"Today I'd like to talk about your assignment," started Dr. Greene, even before Jacky had sat down.
"What assignment?" Jacky asked. "The soccer thing?" They'd already talked about his terrible gym class experience last week. While she had encouraged him to participate in class again, they hadn't set a firm goal.
Dr. Greene held up a typed piece of paper with some red writing on it that looked familiar. "Your eulogy."
"Oh." He sank into the chair and slouched down.
"It's been about six weeks since we started our sessions. The school would like a progress report at eight weeks. At that point, I'll have to state whether or not I think you should continue in therapy."
Jacky didn't say anything.
"What do you think?" Dr. Greene said, setting the paper aside and looking at him. "Do you think you're ready to talk about this today?"
He shrugged, picking at a spot on his jeans. "I guess."
"I'd like for you to read it to me."
She held the paper out. It floated in the air in front of him, and he didn't move right away to take it from her. Her arm would get tired, he thought. She wasn't going to hold it out there forever.
He took it from her and looked at it.
The red writing across the top of the page had been something he'd only glimpsed briefly in the principal's office.
Please see me after class, Mr. Dugan had written, but there was no punctuation dotting the instruction. Like Mr. Dugan had thought he might wait until a day or two from now to speak with Jacky, then decided that he had to hand the paper over to the school administration without talking to Jacky first.
Mr. Dugan had probably talked to Ryan after class.
He'd almost forgotten what he'd written, and now, looking over the first paragraph, he felt his face burn. Why had he been so stupid?
"I'd like you to read it out loud," Dr. Greene said quietly.
His leg started jiggling. "I was being stupid when I wrote this."
"I'd still like to talk about it."
He sighed and looked at it again. After a few minutes of saying nothing, he sighed again and started reading in a flat voice.
"Today we gather to mourn the passing of Andrew Jackson Jennings. Not many will grieve for him. Some might say his death was justified. There is not even anyone here willing to speak for him. His mother has asked for me to give a brief eulogy.
"Last Tuesday, Andrew made the decision to end the lives of several of his classmates. He brought weapons into a school building and executed three members of the football team before turning the gun on himself.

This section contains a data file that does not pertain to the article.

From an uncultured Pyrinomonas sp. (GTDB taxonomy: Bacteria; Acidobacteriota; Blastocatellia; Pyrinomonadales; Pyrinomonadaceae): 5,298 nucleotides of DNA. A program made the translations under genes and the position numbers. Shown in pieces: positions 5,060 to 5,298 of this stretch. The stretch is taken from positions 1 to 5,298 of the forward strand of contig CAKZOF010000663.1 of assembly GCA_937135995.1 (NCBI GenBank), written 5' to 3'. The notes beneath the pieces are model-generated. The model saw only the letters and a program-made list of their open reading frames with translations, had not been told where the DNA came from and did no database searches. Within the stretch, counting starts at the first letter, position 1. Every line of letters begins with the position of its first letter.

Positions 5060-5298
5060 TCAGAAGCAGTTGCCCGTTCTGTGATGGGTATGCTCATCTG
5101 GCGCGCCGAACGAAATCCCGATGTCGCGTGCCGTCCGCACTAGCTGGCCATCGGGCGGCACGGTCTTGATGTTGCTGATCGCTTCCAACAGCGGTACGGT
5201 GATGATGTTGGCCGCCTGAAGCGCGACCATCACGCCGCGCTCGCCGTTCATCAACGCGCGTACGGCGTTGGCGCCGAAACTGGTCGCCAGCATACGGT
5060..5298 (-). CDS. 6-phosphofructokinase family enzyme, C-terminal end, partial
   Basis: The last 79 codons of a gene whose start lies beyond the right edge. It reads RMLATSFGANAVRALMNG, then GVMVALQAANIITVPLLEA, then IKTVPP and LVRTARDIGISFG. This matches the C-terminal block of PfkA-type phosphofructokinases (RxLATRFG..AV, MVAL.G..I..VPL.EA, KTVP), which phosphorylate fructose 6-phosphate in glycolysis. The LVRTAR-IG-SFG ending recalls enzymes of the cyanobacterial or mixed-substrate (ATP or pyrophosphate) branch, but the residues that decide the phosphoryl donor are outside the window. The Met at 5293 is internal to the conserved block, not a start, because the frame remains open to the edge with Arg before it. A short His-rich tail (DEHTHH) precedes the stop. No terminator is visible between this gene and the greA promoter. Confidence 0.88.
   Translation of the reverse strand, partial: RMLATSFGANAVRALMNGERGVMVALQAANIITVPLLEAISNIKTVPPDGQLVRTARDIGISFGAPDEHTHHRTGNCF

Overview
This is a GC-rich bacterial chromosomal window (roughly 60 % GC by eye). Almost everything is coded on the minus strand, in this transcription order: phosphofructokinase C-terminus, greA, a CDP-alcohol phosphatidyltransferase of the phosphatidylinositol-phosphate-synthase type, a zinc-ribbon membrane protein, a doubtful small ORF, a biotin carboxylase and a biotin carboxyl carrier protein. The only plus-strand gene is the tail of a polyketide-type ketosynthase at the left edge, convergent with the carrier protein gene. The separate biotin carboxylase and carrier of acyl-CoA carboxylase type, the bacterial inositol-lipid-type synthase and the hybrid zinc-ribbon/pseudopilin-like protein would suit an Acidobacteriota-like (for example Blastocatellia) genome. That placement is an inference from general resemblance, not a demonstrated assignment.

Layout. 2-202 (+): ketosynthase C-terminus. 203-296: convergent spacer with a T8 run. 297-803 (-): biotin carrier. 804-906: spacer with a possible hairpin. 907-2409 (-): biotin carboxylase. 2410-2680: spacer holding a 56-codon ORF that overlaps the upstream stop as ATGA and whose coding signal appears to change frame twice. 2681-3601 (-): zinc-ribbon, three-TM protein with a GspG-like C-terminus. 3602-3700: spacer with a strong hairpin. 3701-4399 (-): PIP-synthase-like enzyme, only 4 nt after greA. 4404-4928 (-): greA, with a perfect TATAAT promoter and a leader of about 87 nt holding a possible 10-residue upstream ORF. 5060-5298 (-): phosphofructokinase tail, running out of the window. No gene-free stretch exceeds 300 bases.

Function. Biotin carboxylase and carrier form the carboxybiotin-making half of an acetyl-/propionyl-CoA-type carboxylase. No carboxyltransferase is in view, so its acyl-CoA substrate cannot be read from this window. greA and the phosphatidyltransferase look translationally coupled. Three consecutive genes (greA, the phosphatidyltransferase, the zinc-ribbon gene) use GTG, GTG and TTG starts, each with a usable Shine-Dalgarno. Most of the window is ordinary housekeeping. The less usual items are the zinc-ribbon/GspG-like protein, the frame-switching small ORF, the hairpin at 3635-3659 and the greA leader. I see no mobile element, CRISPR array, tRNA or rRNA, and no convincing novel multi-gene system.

"If Andrew had only committed suicide, this might be a different sort of eulogy. As a child he was active and enjoyed playing soccer and baseball, making the junior varsity soccer team in high school. He excelled in all of his subjects, especially math and science. In his eighth grade yearbook, Andrew stated that he hoped to become a doctor.
"Two years ago, a car accident took his father and sister and left him an amputee. One might say that was the beginning of the end. Though he managed to stay on top of his schoolwork throughout his long recovery, Andrew never returned to his former self.
"The only reason I even agreed to give this eulogy was because I do not think Andrew was the scapegoat this community wants him to be. It is clear to me that Andrew had been dealt a bad hand--"
Jacky stopped there and sneered, "Har har." When Dr. Greene didn't laugh, he sighed and kept reading.
"-- and on top of that, his classmates were less than understanding. No bullying incidents were officially reported, which is simply an excuse on the part of the school administration to absolve itself of blame. In the aftermath of this unfortunate tragedy, many students have revealed to reporters of the ways the victims of Andrew' killing spree had instigated this incident.
"So I am using this opportunity to speak out against bullying in all its forms, whether it is physical threats, cruel remarks, or cyberbullying. Do not confuse this school shooting with political issues of gun control. When we remember Andrew Jackson Jennings, we must remember to be kind to each other."
Dr. Greene didn't say anything immediately after Jacky finished. He wanted to rip the stupid paper into little fucking pieces. But he couldn't, unless he used his teeth. He settled for slowing squeezing his fist until the paper began to crumple into a ball.
"I read your paper before we had our first session," said Dr. Greene finally.
He glared at her and blinked. "Then why the fuck did you make me read it to you?"
"Because I wanted you to feel the weight of your words," she said. "There are quite a few things about this that I find interesting."
"Enlighten me," he snapped.
"My first impression fit with Principal Novak's decision not to expel you. This is very clearly not a threat, but a cry for help."
His face reddened, and he felt his throat constrict.
"There are also many things that indicate to me that you were a person who was deeply depressed, who felt under attack, and yet... in the end..."
Jacky looked down at the crumpled sheet, re-read the final words.
"In the end, you – in the guise of this unnamed person who had stood up to give a eulogy for a known killer – makes a plea for kindness. And that told me there was hope still left for you."
Happy weekend, everyone! Hang in there until the next update on Tuesday :)
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Waiting RoomTeen Fiction
Everyone at school knows Andrew Jackson Jennings. Lost an arm in a car accident. Openly gay. Future school shooter. Everyone at school knows Ryan Sullivan. Football captain. Nice guy. Future valedictorian. When Andrew ends up in therapy after writin...